Further information: Colm Ryder: 087-237 6130; Mike McKillen: 087-2314 613

Minimum passing distance of cyclists to become law says Minister Ross

Ireland’s transport minister Shane Ross has said that he will bring forward legislation to have a minimum passing distance of motorists overtaking cyclists defined in law.

The law will mean motorists will have to give at least one metre overtaking distance when passing cyclists in speed zones up to 50 km/h and at least 1.5 metres when passing on roads with speed limits of over 50 km/hour.

Minister Ross made the announcement flanked by campaigner Phil Skelton, Minister Regina Doherty and junior minister Ciaran Cannon. Skelton is a Wexford-based campaigner who started the Stayin’ Alive at 1.5 campaign, while Doherty and Cannon introduced the first attempt to introduce the law before that process was hampered when they became government ministers.

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Submission to ‘Commission on the Future of Policing’ in Ireland on Reform of Roads Policing in Ireland

Dublin Cycling Campaign took the lead role in making a submission to The Commission on the Future of Policing in Ireland in response to its call in seeking consultations with the public.

Our primary concern is the reform of Roads Policing in line with the Cyclist.ie submission made to the Policing Authority last September in relation to the Garda ‘Policing Plan 2018’

This submission is entitled: The Role of the Irish Police & the Health & Safety of people who want to cycle

Ireland’s Road Safety Champions 2017 Presented with ‘Leading Lights in Road Safety’ Awards by the Road Safety Authority

Full report; two highlights below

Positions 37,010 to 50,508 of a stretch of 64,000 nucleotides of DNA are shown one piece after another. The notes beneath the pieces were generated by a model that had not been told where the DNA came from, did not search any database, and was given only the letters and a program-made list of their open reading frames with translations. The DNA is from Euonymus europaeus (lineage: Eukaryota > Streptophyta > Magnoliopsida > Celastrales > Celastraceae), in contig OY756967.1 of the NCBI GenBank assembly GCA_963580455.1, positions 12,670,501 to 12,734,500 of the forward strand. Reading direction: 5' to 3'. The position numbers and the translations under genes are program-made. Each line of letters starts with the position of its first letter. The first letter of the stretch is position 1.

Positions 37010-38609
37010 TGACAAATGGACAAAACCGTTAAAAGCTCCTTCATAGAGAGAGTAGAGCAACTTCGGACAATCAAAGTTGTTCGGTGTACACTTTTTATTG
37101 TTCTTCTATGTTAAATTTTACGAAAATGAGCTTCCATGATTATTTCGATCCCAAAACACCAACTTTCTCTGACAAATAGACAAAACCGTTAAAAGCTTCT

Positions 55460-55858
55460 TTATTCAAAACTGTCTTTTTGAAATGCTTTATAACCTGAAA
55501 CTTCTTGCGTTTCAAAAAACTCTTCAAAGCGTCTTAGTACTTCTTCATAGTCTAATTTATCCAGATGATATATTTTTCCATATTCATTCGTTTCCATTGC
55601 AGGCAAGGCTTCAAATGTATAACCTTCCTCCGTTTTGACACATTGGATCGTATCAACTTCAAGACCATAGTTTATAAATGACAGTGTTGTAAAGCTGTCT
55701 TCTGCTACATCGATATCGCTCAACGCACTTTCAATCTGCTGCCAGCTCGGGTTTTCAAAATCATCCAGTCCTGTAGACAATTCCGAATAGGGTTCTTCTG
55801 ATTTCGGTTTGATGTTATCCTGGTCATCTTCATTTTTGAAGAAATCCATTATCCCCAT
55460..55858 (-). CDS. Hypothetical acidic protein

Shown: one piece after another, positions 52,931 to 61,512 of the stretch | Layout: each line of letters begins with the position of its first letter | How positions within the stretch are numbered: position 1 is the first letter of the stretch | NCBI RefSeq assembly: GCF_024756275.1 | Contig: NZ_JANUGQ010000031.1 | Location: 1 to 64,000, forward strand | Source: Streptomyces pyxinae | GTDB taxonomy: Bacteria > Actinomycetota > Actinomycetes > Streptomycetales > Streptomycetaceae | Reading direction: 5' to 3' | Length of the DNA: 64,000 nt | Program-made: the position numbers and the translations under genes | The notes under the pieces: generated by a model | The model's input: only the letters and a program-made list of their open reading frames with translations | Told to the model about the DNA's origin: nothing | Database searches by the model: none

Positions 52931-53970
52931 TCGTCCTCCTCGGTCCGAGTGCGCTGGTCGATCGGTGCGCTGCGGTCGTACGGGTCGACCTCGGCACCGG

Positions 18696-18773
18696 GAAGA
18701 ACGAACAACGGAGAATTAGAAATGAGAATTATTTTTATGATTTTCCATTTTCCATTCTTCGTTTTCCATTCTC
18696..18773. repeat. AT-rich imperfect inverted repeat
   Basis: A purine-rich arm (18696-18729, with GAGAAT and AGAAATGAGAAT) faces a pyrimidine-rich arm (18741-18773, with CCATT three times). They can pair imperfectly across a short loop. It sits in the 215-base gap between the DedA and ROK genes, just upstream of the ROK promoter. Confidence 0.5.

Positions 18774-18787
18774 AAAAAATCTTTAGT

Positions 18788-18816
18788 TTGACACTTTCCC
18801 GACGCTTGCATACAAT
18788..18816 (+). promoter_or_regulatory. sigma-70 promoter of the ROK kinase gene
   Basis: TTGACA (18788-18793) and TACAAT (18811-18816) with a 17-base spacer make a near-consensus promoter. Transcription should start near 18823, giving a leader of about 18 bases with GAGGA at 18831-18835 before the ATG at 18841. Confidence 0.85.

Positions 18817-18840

Special Recognition’ Award: Phil Skelton

Phil Skelton founded the Stayin’ Alive at 1.5 campaign in 2013 following the deaths of two cyclists in Wexford as a result of collisions with cars travelling in the same direction. The campaign raises awareness of the need to allow sufficient space when overtaking cyclists and campaigns for the introduction of a Minimum Passing Distance Law (MPDL).

 Phil has distributed approximately 10,000 car window stickers with the 1.5m message and supported creation of similar stickers in Sligo, Wexford and Kerry. Five local authorities have introduced the ‘Stayin’ Alive at 1.5’ logo on suitable vehicles (Wexford, Kerry, Donegal, Sligo, Mayo).

 Phil Skelton has been successful in increasing motorists’ awareness of safe overtaking distance. He has shown an outstanding level of commitment to the Stayin’ Alive at 1.5 campaign. The range and intensity of activities undertaken requires a huge voluntary time commitment.

Dublin Bus won the Public Sector Award – see below – for their wonderful and witty training video for drivers around cyclists
Public Sector’ Award: Dublin Bus

The number of cyclists on Dublin City roads has increased significantly over the last 10 years. Approximately 900 buses are sharing road space with cyclists during peak times. Dublin Bus have been proactive by acknowledging and recognising the significant increase in cyclists and the corresponding increased hazard that this can present for their drivers. Dublin Bus wanted to explore innovative methods to further improve the awareness amongst their drivers in relation to cyclists, and also to promote the importance of cyclist safety to a wider audience.

They commissioned a cyclist safety awareness video which now forms an integral part of ongoing driver training. The film was launched in 2016 and was rolled out to all employees attending their Training Centre for initial driver training, 2-yearly refresher training and Driver CPC.

Unfortunately our other 2 nominees, Cian Ginty/IrishCycle.com and Kerry’s Eye newspaper did not make the awards … but no disgrace out of a total of 160 nominations!

“Stop Killing Cyclists” – Vigil & Demonstration